By Brian Roebke
Business Manager Dan Storch gave the board of education and the audience a report at the May meeting of the Wrightstown Community School District, including a review of the budget forming process following the public comment period that was detailed in last week’s newspaper when 10 people voiced displeasure of their taxes compared to just one in support.
In response to whether debt defeasance of the 2020 referendum liability — which is where most of the additional tax money has gone — is a good idea, Storch explained the long-term benefit.
“We’re reducing the liability of that referendum,” he said.
He said the total payments from the referendum were to be around $33 million, and the district is now down to $31.5 million on the project, meaning the entire cost of the project is now $1.5 million less than what he could have, should the district have paid it over 20 years.
The district also gets student aid from the state on the amount of the defeasance, making it less money that local taxpayers need to cover.
Board member Jeff Nelson noted there is evidence this happened last year and this maneuver will help the district every year until the debt is paid.
Storch said there was not a plan to pay the debt early when the referendum was presented.
“It was not a master plan, it was not a bait and switch,” he said. “We had a finance plan for this much, approved it, we got a good rate, and then we update our financial goals every year and when this becomes an option, it makes sense.”
While it makes sense for the school district, some taxpayers who received larger tax bills the past few years since the referendum was approved in April 2020 do not think it makes sense for them.
Storch noted the state sets a limit of the amount of money a district can raise through state aid and local property taxes.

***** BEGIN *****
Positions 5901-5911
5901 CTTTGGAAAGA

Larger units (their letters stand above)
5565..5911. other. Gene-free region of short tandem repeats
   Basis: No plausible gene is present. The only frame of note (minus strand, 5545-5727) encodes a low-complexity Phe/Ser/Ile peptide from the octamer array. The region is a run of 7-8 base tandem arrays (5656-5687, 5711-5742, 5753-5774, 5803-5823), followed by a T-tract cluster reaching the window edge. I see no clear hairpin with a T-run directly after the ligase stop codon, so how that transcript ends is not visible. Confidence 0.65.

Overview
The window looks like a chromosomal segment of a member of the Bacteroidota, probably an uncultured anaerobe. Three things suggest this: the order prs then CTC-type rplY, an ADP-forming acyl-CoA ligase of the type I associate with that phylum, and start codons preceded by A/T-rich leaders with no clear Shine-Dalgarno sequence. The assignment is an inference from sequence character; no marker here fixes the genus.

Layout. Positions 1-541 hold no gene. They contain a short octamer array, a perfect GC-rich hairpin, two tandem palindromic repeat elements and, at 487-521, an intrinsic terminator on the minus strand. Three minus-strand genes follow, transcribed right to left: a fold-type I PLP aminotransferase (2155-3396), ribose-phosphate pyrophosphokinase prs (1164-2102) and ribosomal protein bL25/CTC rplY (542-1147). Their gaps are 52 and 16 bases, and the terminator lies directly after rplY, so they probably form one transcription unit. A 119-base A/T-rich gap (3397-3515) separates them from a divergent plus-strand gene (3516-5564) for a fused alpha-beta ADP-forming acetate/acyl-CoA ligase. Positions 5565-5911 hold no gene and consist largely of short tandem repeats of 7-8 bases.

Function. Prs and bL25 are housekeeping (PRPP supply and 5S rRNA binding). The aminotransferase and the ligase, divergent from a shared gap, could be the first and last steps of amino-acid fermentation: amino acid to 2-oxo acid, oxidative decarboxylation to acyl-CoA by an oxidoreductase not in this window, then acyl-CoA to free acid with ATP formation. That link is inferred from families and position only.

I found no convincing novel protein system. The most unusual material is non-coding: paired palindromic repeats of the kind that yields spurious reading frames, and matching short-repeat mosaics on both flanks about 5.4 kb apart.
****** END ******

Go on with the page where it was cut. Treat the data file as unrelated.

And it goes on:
Ultimately, that limit is set by the state’s biennial budget, which is not yet passed for the next two years in Madison. The state constitution says that must be passed by June 30, but sometimes the legislature doesn’t meet that deadline, particularly when one political party controls the legislature and another controls the governor’s office.
“If we don’t (have an approved budget) we’re making some critical decisions without knowing how much revenue we have,” Storch said. “If we’re in the second year of that budget we know a lot more about what our variables are,” he said. “Coming into the first year of a budget it’s up in the air.”
The basic formula is the revenue limit minus state aid can be supplemented by property taxes. School districts do not always tax the maximum amount allowed.
The three main variables are the number of students enrolled, how much money the state is offering, and what the equalized property values are.
Those values help the school district determine the mill rate.
There are many technicalities in the process that make it difficult for even schools to understand, much to their dismay.
One of those is that school districts are legally required to use equalized property values, whereas municipalities use assessed property value.